StalkDaily worm hits Twitter

Found a full post mortem of the latest worm to hit the Social Media scene – StalkDaily. Very interestingly, twitter allowed to add script tags in their profile, and 17-year old Mickeyy Mooney employed a cross-site scripting attack to not just post an update promoting his own site StalkDaily.com, but also added the same malicious javascript on the profile pages of who-ever visited an infected page. The modus operandi of the attack is described in more detail here.

This of course, made use of the authentication tokens that are present when you are logged into twitter – and while it couldn’t scrape passwords, it did its harm. Twitter is kinda more open than all others, since it reveals pretty much all its functionality through its API – it even gives the users the ability to even update their profiles. This, along with the fact that they allow Javascript inclusion in the profile (extremely surprising! why would they allow this!), makes it easy to do cross-scripting attacks here.

I was wondering what means can be employed to control this — and there are a few strategies that can be used here:

  1. Input Cleanup – Always clean up inputs when you are accepting anything from a foreign agent (user, website, api). This should include cleaning up script tags, cleaning up for SQL injection, etc.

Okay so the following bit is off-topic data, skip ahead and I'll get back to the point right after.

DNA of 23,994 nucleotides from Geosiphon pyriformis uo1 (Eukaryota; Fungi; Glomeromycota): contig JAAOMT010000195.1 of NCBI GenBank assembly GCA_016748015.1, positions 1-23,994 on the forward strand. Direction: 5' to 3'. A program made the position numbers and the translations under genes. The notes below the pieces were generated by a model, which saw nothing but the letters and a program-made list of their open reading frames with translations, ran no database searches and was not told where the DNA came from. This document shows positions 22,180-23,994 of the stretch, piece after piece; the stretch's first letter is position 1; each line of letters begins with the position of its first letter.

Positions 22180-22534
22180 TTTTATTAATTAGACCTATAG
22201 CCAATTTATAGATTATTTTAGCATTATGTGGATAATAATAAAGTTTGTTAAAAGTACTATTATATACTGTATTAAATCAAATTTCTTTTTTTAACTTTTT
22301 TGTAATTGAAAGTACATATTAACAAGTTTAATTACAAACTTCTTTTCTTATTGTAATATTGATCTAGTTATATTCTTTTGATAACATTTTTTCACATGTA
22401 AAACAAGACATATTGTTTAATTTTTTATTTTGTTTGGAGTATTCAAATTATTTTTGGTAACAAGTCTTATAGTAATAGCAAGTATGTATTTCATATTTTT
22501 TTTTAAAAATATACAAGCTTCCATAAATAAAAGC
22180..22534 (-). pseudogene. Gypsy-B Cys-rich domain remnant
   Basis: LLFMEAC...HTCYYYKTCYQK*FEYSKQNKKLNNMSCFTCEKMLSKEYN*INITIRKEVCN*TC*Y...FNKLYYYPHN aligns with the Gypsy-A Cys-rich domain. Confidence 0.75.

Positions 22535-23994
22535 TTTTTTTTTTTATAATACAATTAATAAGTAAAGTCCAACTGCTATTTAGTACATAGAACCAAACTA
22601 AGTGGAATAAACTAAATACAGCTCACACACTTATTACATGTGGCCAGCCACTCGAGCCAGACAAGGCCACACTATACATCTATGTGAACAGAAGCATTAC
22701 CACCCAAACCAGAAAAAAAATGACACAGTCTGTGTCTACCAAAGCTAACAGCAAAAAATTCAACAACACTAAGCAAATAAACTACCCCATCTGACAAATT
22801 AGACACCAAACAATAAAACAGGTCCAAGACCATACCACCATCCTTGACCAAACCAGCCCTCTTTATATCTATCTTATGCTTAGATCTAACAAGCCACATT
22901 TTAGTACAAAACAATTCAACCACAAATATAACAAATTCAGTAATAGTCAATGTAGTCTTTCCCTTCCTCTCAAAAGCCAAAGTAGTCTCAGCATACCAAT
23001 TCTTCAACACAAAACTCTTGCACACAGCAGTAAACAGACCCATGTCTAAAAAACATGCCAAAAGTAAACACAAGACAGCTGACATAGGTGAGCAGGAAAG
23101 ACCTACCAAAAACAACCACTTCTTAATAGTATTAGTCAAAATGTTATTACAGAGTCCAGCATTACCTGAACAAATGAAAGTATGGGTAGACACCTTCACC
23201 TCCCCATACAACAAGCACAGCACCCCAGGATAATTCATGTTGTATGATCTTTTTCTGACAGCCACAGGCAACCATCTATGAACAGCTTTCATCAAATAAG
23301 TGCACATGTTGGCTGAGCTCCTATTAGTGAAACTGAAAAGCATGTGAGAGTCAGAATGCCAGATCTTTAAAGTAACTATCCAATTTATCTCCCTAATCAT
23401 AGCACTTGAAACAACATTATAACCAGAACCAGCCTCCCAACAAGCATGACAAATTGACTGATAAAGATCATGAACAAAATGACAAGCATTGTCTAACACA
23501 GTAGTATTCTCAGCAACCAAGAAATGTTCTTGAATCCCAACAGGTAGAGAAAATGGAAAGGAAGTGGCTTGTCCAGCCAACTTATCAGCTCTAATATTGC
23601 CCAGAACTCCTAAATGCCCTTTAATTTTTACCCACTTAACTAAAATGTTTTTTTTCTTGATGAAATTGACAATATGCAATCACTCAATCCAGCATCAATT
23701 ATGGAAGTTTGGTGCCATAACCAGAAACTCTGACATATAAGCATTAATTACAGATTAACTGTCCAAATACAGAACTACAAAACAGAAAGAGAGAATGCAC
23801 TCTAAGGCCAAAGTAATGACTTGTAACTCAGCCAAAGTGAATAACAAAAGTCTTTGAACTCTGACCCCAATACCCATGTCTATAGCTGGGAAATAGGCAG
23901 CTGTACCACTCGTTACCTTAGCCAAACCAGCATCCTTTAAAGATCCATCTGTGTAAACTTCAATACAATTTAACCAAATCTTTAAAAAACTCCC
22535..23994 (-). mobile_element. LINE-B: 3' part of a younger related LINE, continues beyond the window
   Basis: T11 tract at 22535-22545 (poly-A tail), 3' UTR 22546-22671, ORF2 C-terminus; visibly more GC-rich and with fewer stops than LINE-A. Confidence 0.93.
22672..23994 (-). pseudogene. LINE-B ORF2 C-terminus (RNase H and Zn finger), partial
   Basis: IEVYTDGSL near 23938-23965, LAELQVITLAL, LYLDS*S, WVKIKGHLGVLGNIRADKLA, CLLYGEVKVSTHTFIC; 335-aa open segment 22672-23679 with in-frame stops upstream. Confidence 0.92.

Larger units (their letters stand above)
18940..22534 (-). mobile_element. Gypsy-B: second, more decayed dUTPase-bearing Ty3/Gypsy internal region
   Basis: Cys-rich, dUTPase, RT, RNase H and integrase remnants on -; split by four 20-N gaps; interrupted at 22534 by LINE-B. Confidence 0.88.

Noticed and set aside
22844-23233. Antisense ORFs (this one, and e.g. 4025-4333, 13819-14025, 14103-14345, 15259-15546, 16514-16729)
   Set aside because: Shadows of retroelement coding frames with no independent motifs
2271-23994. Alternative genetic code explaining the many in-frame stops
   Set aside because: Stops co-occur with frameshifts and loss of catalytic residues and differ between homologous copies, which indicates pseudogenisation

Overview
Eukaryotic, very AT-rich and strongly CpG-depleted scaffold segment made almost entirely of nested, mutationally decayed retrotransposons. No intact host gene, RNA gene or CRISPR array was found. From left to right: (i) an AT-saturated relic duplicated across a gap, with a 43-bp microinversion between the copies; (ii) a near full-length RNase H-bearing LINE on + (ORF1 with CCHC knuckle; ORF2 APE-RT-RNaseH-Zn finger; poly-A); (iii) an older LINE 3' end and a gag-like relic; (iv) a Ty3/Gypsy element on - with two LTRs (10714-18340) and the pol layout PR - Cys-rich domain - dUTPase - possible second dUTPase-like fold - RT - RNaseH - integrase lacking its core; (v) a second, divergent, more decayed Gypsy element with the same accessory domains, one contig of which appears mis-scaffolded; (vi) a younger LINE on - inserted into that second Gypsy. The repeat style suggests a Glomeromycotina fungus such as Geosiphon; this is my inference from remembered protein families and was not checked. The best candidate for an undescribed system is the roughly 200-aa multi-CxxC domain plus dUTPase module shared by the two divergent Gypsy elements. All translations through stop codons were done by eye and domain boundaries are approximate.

2. Secure Account Settings – Ensure that before changing account settings, users are at least made to put in their password once again, or it’s on a separate location (https) that prevents the same authentication tokens to be used. Yahoo/Google do that for all important account settings
  3. Sandbox External Code – If you do have to run any custom code that the user sends your way, run it in a sandbox. Rather than giving it access to all your data structures, create a new datstructure, populate it appropriately and let it spit out the results in some predefined format (say, XML). You can parse the results and display it again. Showing users’ code directly can be quite dangerous.
  4. Extra authentication for APIs – Give the API an extra authentication token, say an api key, that prevents the users to access your api’s without it. The challenge here would be distribution of this extra information. This can either be done by asking users to put in an extra api key when they give api access to somebody, or to make the software pass through a API validation step (a la OpenID, or Vista UAC) that only gives out the api key, after correctly informing the user.

Do you have any other tips?

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